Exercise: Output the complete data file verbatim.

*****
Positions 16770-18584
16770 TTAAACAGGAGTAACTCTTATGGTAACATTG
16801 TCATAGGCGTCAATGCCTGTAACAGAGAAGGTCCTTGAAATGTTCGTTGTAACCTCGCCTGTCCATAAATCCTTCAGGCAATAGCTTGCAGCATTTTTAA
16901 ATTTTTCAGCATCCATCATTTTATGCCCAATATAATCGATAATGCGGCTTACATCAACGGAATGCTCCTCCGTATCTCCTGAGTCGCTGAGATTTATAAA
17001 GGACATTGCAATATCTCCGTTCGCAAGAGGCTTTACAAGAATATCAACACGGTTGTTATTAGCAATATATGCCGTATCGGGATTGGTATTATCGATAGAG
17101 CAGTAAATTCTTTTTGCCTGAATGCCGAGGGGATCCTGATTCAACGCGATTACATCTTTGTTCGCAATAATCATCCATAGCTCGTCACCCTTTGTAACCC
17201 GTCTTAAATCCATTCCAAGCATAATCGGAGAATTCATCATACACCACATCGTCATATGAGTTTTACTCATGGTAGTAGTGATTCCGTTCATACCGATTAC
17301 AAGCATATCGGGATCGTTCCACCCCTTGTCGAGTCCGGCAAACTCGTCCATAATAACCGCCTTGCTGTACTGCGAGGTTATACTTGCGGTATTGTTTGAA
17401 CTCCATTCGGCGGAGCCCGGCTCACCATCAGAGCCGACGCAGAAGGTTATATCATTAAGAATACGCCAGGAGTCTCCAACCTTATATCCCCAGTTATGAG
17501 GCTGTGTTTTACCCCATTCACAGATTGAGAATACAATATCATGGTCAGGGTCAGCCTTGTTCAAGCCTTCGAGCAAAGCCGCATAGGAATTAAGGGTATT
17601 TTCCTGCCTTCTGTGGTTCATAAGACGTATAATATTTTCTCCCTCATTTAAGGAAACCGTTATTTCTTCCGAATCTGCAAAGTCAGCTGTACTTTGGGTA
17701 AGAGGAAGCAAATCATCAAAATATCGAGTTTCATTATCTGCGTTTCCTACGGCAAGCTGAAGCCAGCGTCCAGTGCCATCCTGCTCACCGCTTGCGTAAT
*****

Positions 16770-18584
16770 TTAAACAGGAGTAACTCTTATGGTAACATTG
16801 TCATAGGCGTCAATGCCTGTAACAGAGAAGGTCCTTGAAATGTTCGTTGTAACCTCGCCTGTCCATAAATCCTTCAGGCAATAGCTTGCAGCATTTTTAA
16901 ATTTTTCAGCATCCATCATTTTATGCCCAATATAATCGATAATGCGGCTTACATCAACGGAATGCTCCTCCGTATCTCCTGAGTCGCTGAGATTTATAAA
17001 GGACATTGCAATATCTCCGTTCGCAAGAGGCTTTACAAGAATATCAACACGGTTGTTATTAGCAATATATGCCGTATCGGGATTGGTATTATCGATAGAG
17101 CAGTAAATTCTTTTTGCCTGAATGCCGAGGGGATCCTGATTCAACGCGATTACATCTTTGTTCGCAATAATCATCCATAGCTCGTCACCCTTTGTAACCC
17201 GTCTTAAATCCATTCCAAGCATAATCGGAGAATTCATCATACACCACATCGTCATATGAGTTTTACTCATGGTAGTAGTGATTCCGTTCATACCGATTAC
17301 AAGCATATCGGGATCGTTCCACCCCTTGTCGAGTCCGGCAAACTCGTCCATAATAACCGCCTTGCTGTACTGCGAGGTTATACTTGCGGTATTGTTTGAA
17401 CTCCATTCGGCGGAGCCCGGCTCACCATCAGAGCCGACGCAGAAGGTTATATCATTAAGAATACGCCAGGAGTCTCCAACCTTATATCCCCAGTTATGAG
17501 GCTGTGTTTTACCCCATTCACAGATTGAGAATACAATATCATGGTCAGGGTCAGCCTTGTTCAAGCCTTCGAGCAAAGCCGCATAGGAATTAAGGGTATT
17601 TTCCTGCCTTCTGTGGTTCATAAGACGTATAATATTTTCTCCCTCATTTAAGGAAACCGTTATTTCTTCCGAATCTGCAAAGTCAGCTGTACTTTGGGTA
17701 AGAGGAAGCAAATCATCAAAATATCGAGTTTCATTATCTGCGTTTCCTACGGCAAGCTGAAGCCAGCGTCCAGTGCCATCCTGCTCACCGCTTGCGTAAT